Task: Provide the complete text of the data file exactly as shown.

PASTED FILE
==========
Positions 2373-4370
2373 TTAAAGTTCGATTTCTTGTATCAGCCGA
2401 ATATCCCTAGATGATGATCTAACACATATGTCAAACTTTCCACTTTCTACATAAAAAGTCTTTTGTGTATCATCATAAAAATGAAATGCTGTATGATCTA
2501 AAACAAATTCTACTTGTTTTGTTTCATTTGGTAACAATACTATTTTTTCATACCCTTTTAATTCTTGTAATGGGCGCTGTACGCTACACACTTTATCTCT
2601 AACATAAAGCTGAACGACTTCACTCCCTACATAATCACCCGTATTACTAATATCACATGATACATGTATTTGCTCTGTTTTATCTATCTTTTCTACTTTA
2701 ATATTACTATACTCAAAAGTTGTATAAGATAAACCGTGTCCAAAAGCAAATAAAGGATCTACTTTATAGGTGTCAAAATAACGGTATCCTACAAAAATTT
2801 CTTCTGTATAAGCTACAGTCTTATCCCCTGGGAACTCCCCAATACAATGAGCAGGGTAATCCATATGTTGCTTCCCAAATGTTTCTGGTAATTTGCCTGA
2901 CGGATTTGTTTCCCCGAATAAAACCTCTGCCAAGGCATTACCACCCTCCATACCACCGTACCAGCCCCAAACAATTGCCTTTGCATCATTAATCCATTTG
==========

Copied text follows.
Positions 2373-4370
2373 TTAAAGTTCGATTTCTTGTATCAGCCGA
2401 ATATCCCTAGATGATGATCTAACACATATGTCAAACTTTCCACTTTCTACATAAAAAGTCTTTTGTGTATCATCATAAAAATGAAATGCTGTATGATCTA
2501 AAACAAATTCTACTTGTTTTGTTTCATTTGGTAACAATACTATTTTTTCATACCCTTTTAATTCTTGTAATGGGCGCTGTACGCTACACACTTTATCTCT
2601 AACATAAAGCTGAACGACTTCACTCCCTACATAATCACCCGTATTACTAATATCACATGATACATGTATTTGCTCTGTTTTATCTATCTTTTCTACTTTA
2701 ATATTACTATACTCAAAAGTTGTATAAGATAAACCGTGTCCAAAAGCAAATAAAGGATCTACTTTATAGGTGTCAAAATAACGGTATCCTACAAAAATTT
2801 CTTCTGTATAAGCTACAGTCTTATCCCCTGGGAACTCCCCAATACAATGAGCAGGGTAATCCATATGTTGCTTCCCAAATGTTTCTGGTAATTTGCCTGA
2901 CGGATTTGTTTCCCCGAATAAAACCTCTGCCAAGGCATTACCACCCTCCATACCACCGTACCAGCCCCAAACAATTGCCTTTGCATCATTAATCCATTTG